The movie is comfortable because it’s familiar, tense exactly where we as the audience would expect it to be: there exists the expected crescendo of unresolved sexual tension that builds between Fran and Scott as they practice the rumba, which Scott describes as “the dance of love,” and which will eventually serve as their own audition piece to be partners. The “training montage” is set over “Time After Time,” and Fran’s physical transformation takes place at the same time she’s becoming that stronger dancer, someone who might be more acceptable—at least, in Scott’s eyes—to his mother and her business partner and dance studio owner, Les Kendall. What Scott doesn’t realize of course is that Fran’s transformation is only apparent to him: he has fallen in love with her, while Les and his mother Shirley are focused still only getting him partnered with the best dancer (who is now Tina Sparkles). The miscommunication is expected, too—but then, so is the pay off when Scott has to win Fran back and convince her that she’s the one he wants to dance with. Here’s the choice: do you want to dance your steps, or do you want to win?

This scene, where Fran peers out of the wings at Tina Sparkles, and whispers, “I could never do that,” is wonderful. “Perhaps, Perhaps, Perhaps” plays—first softly, then overtaking the scene, though it seems as though the music is not anywhere but within Fran and Scott’s own internal rhythm. They attract an audience; Scott and Fran are perfectly fine in their own world until Liz makes a comment and Fran realizes that the bubble containing that world has popped and falls, distracted. They’re separated immediately at the fall, the moment disrupted, and Fran is dismissed by Shirley while Scott is reprimanded by Barry Fife, the federation president. Once again, Scott is ambushed, and his friends and family attempt to get him to agree to a dance partnership with Tina—but he repeats the complaints that Fran has had before that everyone is too scared to do anything different, and runs to find Fran.

Once again, Fran’s self-doubt compared to the other dancers is brought up when she and Scott are reunited; she is well aware of the differences between her dancing ability and what dancers like Liz and Tina are capable of, and perhaps this rings familiar: the sting of comparison makes cowards of many of us. When we’re worried about how we look or what we can do compared to what others can do, we occasionally opt out of doing entirely; and while Fran has made a partial transformation during the rooftop dancing with Scott, she’s still in a very vulnerable position where, despite being able to call out when others are behaving cowardly (this being one of the running themes of the film), she herself is extremely susceptible to the perceived comparison between herself and other women. Which is nascent, probably, and while it’s important that Scott tells her, “I don’t want you to be like them. You’re better than all of them,” that places the audience (and Fran) in a somewhat complicated place. On the one hand, that kind of validation of the self needs to come from, well, the self, but on the other—external validation, especially from a hot guy who wants to dance with you and not other hot girls is also extremely nice.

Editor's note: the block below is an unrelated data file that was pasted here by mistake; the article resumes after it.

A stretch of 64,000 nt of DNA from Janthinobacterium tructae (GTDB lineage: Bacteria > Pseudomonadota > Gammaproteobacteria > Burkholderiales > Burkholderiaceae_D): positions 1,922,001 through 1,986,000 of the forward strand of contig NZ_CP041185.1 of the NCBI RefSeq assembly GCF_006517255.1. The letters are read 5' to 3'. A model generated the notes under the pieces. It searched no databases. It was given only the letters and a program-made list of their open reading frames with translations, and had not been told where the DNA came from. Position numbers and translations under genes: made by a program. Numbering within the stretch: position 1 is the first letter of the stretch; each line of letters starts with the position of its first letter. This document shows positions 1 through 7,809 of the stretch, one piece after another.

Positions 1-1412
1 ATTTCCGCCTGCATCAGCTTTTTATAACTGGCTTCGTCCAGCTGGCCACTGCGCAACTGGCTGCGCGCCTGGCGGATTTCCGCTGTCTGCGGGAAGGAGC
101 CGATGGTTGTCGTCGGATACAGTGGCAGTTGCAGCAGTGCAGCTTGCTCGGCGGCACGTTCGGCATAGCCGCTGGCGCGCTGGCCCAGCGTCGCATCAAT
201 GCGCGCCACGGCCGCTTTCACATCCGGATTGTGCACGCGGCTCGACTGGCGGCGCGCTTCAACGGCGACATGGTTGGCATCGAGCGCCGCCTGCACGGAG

That complication of external validation becomes somewhat resolved through the messaging of the film itself. Scott’s primary conflict throughout the film is that he’s not permitted to dance his own steps, and frequently the question comes up about whether or not the dancing federation is going to allow new steps. Each time, of course, the answer is no: when you allow people to dance their own steps, you can’t charge them in order to teach them your steps, which is how the federation makes some of its money. The cautionary tale is that Scott’s own father had lost the Grand Prix dancing his own steps and had lost his mind in the process, swearing never to dance again, though, the official messaging put forth by Barry Fife to Scott in an attempt to dissuade him from pursuing his own steps is in direct contradiction with the dancing the audience witnesses Scott’s father doing throughout the movie. The whole point of the film is to have the bravery to do the things that make us whole, regardless of whether or not a corporation or institution say that we shouldn’t because that just isn’t how things are done. Once again, Scott has to make the decision between winning and doing the thing that will make his heart whole.